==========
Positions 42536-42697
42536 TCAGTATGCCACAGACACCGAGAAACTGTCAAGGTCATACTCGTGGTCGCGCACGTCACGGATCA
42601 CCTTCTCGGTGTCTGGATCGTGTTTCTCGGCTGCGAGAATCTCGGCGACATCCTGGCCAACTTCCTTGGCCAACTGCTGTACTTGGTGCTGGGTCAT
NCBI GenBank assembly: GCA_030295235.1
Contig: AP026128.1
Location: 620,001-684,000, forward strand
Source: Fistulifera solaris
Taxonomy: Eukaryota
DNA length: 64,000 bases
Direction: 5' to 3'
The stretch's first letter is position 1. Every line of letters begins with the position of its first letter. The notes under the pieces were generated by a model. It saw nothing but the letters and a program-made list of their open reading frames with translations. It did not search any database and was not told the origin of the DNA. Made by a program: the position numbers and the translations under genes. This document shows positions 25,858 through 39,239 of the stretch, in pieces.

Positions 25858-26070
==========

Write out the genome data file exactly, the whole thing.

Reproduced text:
Positions 42536-42697
42536 TCAGTATGCCACAGACACCGAGAAACTGTCAAGGTCATACTCGTGGTCGCGCACGTCACGGATCA
42601 CCTTCTCGGTGTCTGGATCGTGTTTCTCGGCTGCGAGAATCTCGGCGACATCCTGGCCAACTTCCTTGGCCAACTGCTGTACTTGGTGCTGGGTCAT
NCBI GenBank assembly: GCA_030295235.1
Contig: AP026128.1
Location: 620,001-684,000, forward strand
Source: Fistulifera solaris
Taxonomy: Eukaryota
DNA length: 64,000 bases
Direction: 5' to 3'
The stretch's first letter is position 1. Every line of letters begins with the position of its first letter. The notes under the pieces were generated by a model. It saw nothing but the letters and a program-made list of their open reading frames with translations. It did not search any database and was not told the origin of the DNA. Made by a program: the position numbers and the translations under genes. This document shows positions 25,858 through 39,239 of the stretch, in pieces.

Positions 25858-26070